This past September, a Saudi Arabian court commuted the death sentence of five unknown people who had been convicted of the brutal slaying of acclaimed Washington Post journalist Jamal Khashoggi, a well-respected critic of the Saudi government and Crown Prince Mohammed bin Salman. Khashoggi, who went into self-imposed exile in 2017 and began working for the Washington Post, visited the Saudi consulate in Istanbul, Turkey on October 2, 2018 in order to obtain papers to marry his Turkish fiancée Hatice Cengiz. He never came out.
The Saudis said he was murdered in a “rogue operation” at the consulate. But tapes and transcript of the murder reveal something far more heinous happened to Khashoggi: He was restrained after a violent struggle, drugged and then dismembered. His remains were handed over to a “collaborator” outside of the consulate. Eleven unknown people were put on trial by the Saudis. Besides the men who had their death sentences commuted, three more were given prison sentences. And another three were found not guilty. MSB was questioned but was cleared of any wrongdoing.
Khashoggi’s murder and the aftermath of his death is the subject of Oscar-winning documentarian Bryan Fogel’s (“Icarus”) latest film “The Dissident,” which premiered at Sundance to rave reviews. This Briarcliff Entertainment release is currently rated 100% fresh on Rotten Tomatoes. “As comprehensive and sobering an account of the murder of Saudi dissident Jamal Khashoggi as one could want,” said Todd McCarthy in the Hollywood Reporter, adding Fogel had “assembled this massively documented investigation in an impressively short amount of time: Khashoggi was killed at the Saudi Arabian consulate in Istanbul on Oct. 2, 2018, but not one feels no stone was left unturned in researching and conveying the story.”
Besides a treasure trove of footage-especially if Khashoggi, “The Dissident” focuses on Montreal-based Omar Abdelaziz, a fellow dissident and friend of Khashoggi who blames himself for the journalist’s murder and lives in constant fear that he will be tracked down by Saudi agents, and Cengiz, who waited outside the consulate for hours for her fiancée to come out.
Since his death, she has fought for justice for Khashoggi’s murder. Cengiz was very vocal in September when Saudi Arabia closed the case. “The ruling handed down today in Saudi Arabia again makes a completely mockery of justice. The Saudi authority are closing the case without the world knowing the truth of who is responsible for Jamal’s murder.”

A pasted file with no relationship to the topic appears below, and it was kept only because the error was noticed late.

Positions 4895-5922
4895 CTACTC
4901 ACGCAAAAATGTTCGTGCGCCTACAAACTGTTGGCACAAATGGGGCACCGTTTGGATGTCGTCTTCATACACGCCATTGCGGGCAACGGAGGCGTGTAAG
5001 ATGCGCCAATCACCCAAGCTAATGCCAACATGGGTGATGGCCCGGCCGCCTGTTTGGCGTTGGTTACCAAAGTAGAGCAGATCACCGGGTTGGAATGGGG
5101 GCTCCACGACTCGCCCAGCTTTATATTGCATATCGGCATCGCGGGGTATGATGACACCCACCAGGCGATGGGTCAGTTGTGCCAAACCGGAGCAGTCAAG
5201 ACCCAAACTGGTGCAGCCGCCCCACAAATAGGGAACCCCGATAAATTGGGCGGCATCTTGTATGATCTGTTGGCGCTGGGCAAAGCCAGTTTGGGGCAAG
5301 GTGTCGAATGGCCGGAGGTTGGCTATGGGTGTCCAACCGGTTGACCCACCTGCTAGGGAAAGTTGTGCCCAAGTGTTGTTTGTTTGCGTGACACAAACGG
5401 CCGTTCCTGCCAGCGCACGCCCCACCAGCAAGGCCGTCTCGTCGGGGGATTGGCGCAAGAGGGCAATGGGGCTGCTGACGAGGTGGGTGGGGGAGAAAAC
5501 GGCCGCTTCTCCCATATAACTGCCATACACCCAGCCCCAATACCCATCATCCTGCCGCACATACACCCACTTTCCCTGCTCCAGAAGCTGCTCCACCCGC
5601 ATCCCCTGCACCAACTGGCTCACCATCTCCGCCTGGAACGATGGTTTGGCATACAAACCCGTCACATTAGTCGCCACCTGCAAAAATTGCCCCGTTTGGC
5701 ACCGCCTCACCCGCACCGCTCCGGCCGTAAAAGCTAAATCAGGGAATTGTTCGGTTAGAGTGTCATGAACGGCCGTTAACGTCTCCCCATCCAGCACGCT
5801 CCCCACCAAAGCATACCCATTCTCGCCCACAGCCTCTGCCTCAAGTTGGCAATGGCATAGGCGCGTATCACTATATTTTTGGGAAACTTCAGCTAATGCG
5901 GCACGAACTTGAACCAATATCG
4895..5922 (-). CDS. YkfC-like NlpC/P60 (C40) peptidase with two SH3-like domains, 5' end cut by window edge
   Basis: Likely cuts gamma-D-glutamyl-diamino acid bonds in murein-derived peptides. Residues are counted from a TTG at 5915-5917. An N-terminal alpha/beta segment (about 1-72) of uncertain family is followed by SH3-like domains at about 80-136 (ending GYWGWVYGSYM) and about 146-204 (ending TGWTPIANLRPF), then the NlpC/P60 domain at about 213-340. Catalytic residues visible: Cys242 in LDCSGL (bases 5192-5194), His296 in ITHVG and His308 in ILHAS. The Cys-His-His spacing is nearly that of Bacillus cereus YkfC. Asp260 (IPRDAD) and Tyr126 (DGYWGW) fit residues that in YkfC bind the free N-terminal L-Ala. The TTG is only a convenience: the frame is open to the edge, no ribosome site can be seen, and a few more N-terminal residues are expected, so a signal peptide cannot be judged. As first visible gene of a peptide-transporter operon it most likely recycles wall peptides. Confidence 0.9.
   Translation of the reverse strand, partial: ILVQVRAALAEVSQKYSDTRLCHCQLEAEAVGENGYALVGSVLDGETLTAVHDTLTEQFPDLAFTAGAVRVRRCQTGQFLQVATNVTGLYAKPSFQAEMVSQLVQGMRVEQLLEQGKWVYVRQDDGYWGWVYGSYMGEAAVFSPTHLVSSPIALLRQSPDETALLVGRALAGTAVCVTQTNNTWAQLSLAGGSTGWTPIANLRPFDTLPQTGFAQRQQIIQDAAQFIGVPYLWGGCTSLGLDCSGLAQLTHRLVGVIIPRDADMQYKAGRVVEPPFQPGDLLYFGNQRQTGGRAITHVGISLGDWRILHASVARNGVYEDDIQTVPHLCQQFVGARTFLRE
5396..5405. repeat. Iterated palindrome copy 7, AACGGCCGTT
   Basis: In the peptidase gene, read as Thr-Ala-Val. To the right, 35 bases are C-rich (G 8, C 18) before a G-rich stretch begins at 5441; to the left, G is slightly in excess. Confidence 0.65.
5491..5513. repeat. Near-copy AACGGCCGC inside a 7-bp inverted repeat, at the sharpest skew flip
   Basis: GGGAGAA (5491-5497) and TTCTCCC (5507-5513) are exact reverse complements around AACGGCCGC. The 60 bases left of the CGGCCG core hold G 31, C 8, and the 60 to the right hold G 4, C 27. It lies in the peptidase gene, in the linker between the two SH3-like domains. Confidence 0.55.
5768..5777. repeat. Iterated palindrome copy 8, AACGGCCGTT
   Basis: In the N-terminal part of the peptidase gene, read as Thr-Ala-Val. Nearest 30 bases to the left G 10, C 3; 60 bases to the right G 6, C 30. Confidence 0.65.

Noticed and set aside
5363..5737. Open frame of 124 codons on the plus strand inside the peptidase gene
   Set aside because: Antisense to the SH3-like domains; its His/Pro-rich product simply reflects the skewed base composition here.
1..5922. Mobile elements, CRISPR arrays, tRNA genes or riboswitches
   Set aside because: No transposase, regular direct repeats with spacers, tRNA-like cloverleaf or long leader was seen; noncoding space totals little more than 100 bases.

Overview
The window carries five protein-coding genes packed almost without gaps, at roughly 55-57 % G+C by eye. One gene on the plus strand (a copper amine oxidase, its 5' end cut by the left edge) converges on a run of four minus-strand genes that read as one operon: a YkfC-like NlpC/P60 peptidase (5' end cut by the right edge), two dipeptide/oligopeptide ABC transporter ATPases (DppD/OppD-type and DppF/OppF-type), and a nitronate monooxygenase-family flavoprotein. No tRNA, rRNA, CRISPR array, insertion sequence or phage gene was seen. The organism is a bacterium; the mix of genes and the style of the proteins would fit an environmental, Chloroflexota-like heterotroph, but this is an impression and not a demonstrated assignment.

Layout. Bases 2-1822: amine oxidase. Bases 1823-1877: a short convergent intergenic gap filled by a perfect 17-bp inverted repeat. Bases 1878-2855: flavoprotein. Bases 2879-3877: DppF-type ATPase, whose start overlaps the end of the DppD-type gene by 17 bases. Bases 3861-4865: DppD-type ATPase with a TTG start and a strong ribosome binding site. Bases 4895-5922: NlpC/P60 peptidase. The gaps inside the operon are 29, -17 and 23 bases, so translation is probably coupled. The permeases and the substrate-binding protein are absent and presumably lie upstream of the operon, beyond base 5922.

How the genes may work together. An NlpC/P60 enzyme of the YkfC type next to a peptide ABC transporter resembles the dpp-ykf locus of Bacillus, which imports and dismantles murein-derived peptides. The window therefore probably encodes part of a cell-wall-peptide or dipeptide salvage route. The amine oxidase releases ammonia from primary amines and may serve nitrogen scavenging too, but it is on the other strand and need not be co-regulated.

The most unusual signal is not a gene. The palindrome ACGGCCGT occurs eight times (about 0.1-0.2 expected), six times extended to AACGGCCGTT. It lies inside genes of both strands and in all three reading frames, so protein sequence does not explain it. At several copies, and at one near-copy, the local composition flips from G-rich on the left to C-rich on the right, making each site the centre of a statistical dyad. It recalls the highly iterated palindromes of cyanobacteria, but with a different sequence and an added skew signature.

Oscar-winning actor/activist Sean Penn interviewed Fogler after a special digital screening on Nov. 1. Penn also had planned to do a documentary on the murder — they were actually in Istanbul at the same time interviewing Cenzig and others. But Penn abandoned the project when he when he learned that Fogel, whom he admires, was also making a documentary.
Fogel told Penn that after “Icarus,” his Oscar-winning 2017 documentary about the Russian sports doping scandal, he felt “an obligation to continue to tell stories of resonance and that I’ve found could have global importance. And in the days following Khashoggi’s disappearance, as the story was unfolding in the press and the media, it seemed like this could be the story. As I started to read Jamal’s writings, it came clear to me that this guy was not the Muslim Brotherhood. He was a moderate. He had left his country basically for freedom of speech and freedom of press and freedom of journalism and literally put himself into self-exile so he could express his voice and his opinion.”
The documentarian approaches his projects knowing “it’s going to take time. I don’t think of it as I’m going to go meet someone and shoot an interview and that’s the end of it. I spent five weeks there the first time and really didn’t shoot anything. It was just day after day meeting with Hatice. I probably met her seven, eight occasions over the period of five weeks and then I probably took 20 different meetings with the Turks. With each one I essentially was saying, ‘I know this is really sensitive.’ And in Hatice’s case ‘I know you’re grieving. I know that this has got to be inexplicable what is going on in your life right now, but if you trust me, if you let me work with you, ‘I will keep at this.”
And he kept at it for 18 months. During that time, he and Cengiz became like brother and sister. “I watched her grow from someone who didn’t speak English from the day I met her to become truly the only fighter for Jamal’s legacy and for justice for him. I’ve watched her get through this unimaginable loss ‘
A to whether he was worried about his own safety, Fogel admitted to Penn that “when you get to know these people and hear their stories, to me I don’t think about my own personal risk or my personal safety because I think these stories are bigger than us, they’re bigger than an individual. So, if I was going about his process constantly worrying about myself, I couldn’t make these films.”
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